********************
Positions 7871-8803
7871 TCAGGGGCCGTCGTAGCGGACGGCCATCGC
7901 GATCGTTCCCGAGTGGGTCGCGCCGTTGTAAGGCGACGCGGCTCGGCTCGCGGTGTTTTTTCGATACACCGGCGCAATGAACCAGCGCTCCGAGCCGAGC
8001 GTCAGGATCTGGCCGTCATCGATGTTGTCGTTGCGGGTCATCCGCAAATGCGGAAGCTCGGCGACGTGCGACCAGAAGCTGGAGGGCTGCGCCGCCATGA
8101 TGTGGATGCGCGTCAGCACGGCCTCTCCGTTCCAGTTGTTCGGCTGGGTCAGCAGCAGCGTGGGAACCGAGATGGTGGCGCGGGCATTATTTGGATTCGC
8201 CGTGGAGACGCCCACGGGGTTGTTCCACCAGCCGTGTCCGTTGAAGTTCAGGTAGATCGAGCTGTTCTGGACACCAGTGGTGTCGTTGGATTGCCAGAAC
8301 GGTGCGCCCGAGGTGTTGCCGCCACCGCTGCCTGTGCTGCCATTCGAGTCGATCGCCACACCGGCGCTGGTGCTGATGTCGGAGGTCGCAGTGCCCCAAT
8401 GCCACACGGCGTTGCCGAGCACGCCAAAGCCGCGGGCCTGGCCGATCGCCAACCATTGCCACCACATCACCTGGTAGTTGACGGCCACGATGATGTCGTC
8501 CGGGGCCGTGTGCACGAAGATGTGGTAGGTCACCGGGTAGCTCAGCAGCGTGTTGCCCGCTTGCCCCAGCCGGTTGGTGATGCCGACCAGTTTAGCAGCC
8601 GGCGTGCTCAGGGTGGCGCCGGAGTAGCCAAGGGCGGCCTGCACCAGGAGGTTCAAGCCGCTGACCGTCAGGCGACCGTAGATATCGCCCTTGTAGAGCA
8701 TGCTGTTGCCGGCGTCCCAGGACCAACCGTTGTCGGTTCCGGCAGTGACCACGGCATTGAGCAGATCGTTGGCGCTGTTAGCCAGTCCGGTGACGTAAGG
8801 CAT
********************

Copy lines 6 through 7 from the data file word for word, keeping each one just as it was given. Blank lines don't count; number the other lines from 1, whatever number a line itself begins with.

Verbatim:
8201 CGTGGAGACGCCCACGGGGTTGTTCCACCAGCCGTGTCCGTTGAAGTTCAGGTAGATCGAGCTGTTCTGGACACCAGTGGTGTCGTTGGATTGCCAGAAC
8301 GGTGCGCCCGAGGTGTTGCCGCCACCGCTGCCTGTGCTGCCATTCGAGTCGATCGCCACACCGGCGCTGGTGCTGATGTCGGAGGTCGCAGTGCCCCAAT